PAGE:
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Trials for New COVID-19 Drug That Blocks Viral Infection Begin in Patients

Trials for New COVID-19 Drug That Blocks Viral Infection Begin in Patients

A drug that can block the SARS-Cov-2 coronavirus from infecting cells has shown effectiveness in preclinical studies and is now slated to be tested in COVID-19 patients in clinical trials.

With the COVID-19 pandemic reaching full storm in many places, including North America, there are countless efforts underway to develop drugs and vaccines to help combat the disease. While vaccines against SARS-CoV-2, the virus that causes the COVID-19 respiratory illness, will take longer to generate, the development and use of antiviral drugs is a more plausible approach in treating infected patients in the shorter term.

While anti-malaria drugs like chloroquine and hydroxychloroquine are being re-purposed and tested for COVID-19, many research groups are investigating new drugs that specifically target the SARS-CoV-2 virus.

A new drug that can deceive the virus into not infecting cells has been studied in laboratory studies led by researchers at the University of British Columbia (UBC) in Canada and European research institutes. The drug is now being tested in patients at ten different centers across Europe.

SARS-CoV-2 is composed of an inner RNA-containing core, which is surrounded by a protein coat that has outward protrusions on its surface referred to as spike (S) proteins. It has been shown that these proteins bind to the angiotensin-converting enzyme 2 (ACE2) protein on human cells. This binding is a critical first step in the virus’ entry process into cells.

In the lung, ACE2 is expressed on alveolar epithelial cells that line the airways, having the dual function of protecting the lung from injury, while serving as a prime attractant for the virus in the lungs. As the virus latches onto ACE2, the protein is internalized into the cell along with the virus, leaving the cell void of ACE2-mediated protection. This helps explain the detrimental impact of the virus on the lungs, which can lead to respiratory distress in more serious cases.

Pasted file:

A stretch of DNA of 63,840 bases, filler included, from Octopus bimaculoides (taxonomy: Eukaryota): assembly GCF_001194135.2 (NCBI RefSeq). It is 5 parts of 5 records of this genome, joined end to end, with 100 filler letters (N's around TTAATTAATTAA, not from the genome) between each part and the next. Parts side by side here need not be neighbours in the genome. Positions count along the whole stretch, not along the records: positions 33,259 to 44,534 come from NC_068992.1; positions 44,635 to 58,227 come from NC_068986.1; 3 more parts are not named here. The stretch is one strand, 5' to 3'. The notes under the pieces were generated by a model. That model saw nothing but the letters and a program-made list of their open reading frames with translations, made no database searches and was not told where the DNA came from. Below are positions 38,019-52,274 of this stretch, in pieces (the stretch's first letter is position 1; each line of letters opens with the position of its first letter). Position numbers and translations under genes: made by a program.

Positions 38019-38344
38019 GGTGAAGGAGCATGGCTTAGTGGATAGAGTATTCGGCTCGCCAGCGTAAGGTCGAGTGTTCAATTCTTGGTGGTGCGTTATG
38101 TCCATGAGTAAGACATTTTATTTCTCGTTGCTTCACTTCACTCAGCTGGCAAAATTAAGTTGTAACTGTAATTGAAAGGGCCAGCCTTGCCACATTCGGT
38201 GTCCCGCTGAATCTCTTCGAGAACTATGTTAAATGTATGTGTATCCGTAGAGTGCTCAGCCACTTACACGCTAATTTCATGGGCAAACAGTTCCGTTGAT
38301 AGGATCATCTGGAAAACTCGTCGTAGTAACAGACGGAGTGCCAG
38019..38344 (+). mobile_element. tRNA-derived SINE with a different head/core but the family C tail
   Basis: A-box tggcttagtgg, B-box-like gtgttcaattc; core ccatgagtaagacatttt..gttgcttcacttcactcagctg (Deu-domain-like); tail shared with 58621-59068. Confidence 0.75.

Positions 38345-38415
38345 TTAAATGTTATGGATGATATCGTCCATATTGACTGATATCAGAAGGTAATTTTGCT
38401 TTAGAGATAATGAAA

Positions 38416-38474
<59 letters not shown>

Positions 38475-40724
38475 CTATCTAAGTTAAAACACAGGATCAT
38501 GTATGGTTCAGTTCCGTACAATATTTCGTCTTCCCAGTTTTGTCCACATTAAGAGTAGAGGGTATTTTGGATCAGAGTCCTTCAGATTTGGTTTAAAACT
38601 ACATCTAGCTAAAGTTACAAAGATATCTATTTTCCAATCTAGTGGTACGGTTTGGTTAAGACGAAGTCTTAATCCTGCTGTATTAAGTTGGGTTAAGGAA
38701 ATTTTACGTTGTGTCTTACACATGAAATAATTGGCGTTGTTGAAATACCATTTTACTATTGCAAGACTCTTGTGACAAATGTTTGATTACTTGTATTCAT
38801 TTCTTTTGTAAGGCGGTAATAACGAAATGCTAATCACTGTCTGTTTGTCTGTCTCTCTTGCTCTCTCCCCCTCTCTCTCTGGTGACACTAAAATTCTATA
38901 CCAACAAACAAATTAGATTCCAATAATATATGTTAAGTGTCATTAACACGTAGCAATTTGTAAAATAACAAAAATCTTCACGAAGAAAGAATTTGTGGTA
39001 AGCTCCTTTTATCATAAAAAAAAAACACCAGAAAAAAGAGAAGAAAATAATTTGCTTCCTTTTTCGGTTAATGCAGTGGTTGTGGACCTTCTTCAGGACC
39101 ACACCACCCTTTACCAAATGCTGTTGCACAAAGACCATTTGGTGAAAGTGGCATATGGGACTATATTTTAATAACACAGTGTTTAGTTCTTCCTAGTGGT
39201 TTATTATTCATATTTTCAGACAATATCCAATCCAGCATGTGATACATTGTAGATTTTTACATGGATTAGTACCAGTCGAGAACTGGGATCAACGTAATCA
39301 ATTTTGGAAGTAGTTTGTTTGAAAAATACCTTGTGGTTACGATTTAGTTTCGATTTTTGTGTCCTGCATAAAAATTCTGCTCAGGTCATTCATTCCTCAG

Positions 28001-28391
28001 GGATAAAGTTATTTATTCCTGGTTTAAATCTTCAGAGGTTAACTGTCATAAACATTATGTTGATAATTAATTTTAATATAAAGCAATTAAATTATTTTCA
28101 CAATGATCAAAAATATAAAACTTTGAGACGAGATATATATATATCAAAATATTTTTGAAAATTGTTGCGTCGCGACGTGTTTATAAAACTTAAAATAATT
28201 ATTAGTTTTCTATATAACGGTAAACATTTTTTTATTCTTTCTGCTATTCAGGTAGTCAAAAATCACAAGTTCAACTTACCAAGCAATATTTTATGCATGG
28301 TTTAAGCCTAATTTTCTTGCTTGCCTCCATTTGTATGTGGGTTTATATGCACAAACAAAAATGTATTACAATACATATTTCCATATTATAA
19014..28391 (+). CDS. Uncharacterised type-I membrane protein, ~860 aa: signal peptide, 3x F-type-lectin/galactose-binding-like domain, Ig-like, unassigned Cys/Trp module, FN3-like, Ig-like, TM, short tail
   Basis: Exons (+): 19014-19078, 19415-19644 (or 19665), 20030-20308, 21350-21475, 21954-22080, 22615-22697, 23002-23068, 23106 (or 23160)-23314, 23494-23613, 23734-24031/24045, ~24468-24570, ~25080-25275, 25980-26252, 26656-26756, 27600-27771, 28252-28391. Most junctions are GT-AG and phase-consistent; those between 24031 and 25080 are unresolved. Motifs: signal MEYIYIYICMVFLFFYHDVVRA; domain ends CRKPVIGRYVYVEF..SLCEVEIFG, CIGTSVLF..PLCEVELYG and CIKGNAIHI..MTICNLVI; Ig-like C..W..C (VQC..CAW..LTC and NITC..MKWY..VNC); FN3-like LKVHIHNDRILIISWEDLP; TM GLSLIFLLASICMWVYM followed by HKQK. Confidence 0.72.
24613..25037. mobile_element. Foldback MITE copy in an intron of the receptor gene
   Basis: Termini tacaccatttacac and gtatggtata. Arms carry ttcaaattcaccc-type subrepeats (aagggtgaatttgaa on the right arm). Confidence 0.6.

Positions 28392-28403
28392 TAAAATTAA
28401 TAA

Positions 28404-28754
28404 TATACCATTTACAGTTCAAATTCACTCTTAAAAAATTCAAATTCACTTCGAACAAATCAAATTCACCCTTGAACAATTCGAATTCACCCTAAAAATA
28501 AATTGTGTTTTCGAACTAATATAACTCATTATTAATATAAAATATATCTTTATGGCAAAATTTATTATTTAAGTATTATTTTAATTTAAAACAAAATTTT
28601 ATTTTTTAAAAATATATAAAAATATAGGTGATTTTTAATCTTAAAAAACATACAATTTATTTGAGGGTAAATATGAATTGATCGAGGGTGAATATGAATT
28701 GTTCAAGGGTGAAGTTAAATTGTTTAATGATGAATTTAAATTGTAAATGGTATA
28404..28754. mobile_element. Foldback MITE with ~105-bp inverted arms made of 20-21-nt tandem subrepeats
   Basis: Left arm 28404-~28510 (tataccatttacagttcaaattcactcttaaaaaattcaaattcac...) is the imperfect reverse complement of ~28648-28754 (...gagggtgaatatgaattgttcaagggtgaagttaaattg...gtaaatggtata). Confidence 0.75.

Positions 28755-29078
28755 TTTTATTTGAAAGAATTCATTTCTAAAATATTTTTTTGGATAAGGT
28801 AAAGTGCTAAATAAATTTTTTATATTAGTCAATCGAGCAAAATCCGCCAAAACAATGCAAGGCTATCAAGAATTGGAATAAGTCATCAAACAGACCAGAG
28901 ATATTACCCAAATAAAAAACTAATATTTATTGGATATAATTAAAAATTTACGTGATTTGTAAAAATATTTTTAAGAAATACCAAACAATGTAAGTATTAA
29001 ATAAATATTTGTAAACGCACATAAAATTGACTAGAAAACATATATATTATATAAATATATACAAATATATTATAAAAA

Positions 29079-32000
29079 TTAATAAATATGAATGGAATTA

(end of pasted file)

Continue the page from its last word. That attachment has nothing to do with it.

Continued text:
ACE2 is also found to be expressed in various extrapulmonary tissues including that of the heart, kidneys, blood vessels and intestine, which may explain the multi-organ dysfunction observed in patients infected with the virus. Strategies to block contact between ACE2 and SARS-Cov-2 could thus prove to be an effective therapeutic strategy for COVID-19.


Related: WHO Announces SOLIDARITY Megatrial to Test Treatments for COVID-19


Canadian researchers at UBC, along with collaborators at the University of Toronto and at research institutes in Vienna, Sweden and Spain, tested the application of a clinical-grade human recombinant soluble ACE2 (hrsACE2) compound called APN01 in the treatment of COVID-19 in in vitro studies.

APN01 acts as an ACE2 mimetic, attaching to the virus to prevent it from binding to ACE2 on cells. The drug has already been tested in Phase I and Phase II clinical trials, which would help fast-track it to a potential drug treatment for COVID-19.

In the study published in the journal Cell, the researchers showed that APN01 could significantly reduce viral growth in cell cultures treated with the drug. They found that the drug reduced viral replication in cells by “a factor of 1,000-5,000.” In addition, using engineered 3D tissue models from human stem cells called ‘organoids,’ the researchers showed that the virus can also infect blood vessels and kidneys.

Lead scientist on the study, Dr. Josef Penninger, who serves as head of the Life Sciences Institute at UBC, was one of the researchers that first identified ACE2 as the gateway for the virus into cells. Penninger has been working on SARS coronaviruses since the discovery of the SARS-CoV-1 virus that caused the SARS outbreak in 2003, having helped identify ACE2 as a receptor for the viruses, insight into their structure and mechanisms of infection.

With respect to the current study findings, Penninger is hopeful of the results saying that, “The virus causing COVID-19 is a close sibling to the first SARS virus,” and that, “We know that a soluble form of ACE2 that catches the virus away, could be indeed a very rational therapy that specifically targets the gate the virus must take to infect us. There is hope for this horrible pandemic.”

Apeiron Biologics conducted the Phase I and II trials of APN01 and reported that the drug has a favorable safety profile and is well-tolerated. It has now received regulatory approval from agencies in Austria, Germany and Denmark to conduct a Phase II clinical trial of APN01 for the treatment of COVID-19. The trial commences today (April 9) and includes 200 patients with more severe cases (but not late stage disease) of the illness.

As a targeted therapeutic agent, researchers are hopeful that the drug will prove to be beneficial to patients clinically by blocking the ability of the virus to infect cells to ultimately reduce viral load.